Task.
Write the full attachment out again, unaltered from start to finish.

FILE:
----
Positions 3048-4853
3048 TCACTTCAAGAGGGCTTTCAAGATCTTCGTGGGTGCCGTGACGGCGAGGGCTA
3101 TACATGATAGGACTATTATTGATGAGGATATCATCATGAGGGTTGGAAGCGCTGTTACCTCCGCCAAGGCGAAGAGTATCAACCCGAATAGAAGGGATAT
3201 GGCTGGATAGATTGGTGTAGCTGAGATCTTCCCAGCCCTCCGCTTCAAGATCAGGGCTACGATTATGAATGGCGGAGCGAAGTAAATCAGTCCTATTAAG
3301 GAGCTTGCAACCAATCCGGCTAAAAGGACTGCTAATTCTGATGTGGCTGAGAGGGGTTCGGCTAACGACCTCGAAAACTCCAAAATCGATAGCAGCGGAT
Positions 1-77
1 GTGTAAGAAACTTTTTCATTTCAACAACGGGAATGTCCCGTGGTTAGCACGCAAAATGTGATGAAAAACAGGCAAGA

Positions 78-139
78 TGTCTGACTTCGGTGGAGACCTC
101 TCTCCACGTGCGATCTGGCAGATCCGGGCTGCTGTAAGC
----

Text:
Positions 3048-4853
3048 TCACTTCAAGAGGGCTTTCAAGATCTTCGTGGGTGCCGTGACGGCGAGGGCTA
3101 TACATGATAGGACTATTATTGATGAGGATATCATCATGAGGGTTGGAAGCGCTGTTACCTCCGCCAAGGCGAAGAGTATCAACCCGAATAGAAGGGATAT
3201 GGCTGGATAGATTGGTGTAGCTGAGATCTTCCCAGCCCTCCGCTTCAAGATCAGGGCTACGATTATGAATGGCGGAGCGAAGTAAATCAGTCCTATTAAG
3301 GAGCTTGCAACCAATCCGGCTAAAAGGACTGCTAATTCTGATGTGGCTGAGAGGGGTTCGGCTAACGACCTCGAAAACTCCAAAATCGATAGCAGCGGAT
Positions 1-77
1 GTGTAAGAAACTTTTTCATTTCAACAACGGGAATGTCCCGTGGTTAGCACGCAAAATGTGATGAAAAACAGGCAAGA

Positions 78-139
78 TGTCTGACTTCGGTGGAGACCTC
101 TCTCCACGTGCGATCTGGCAGATCCGGGCTGCTGTAAGC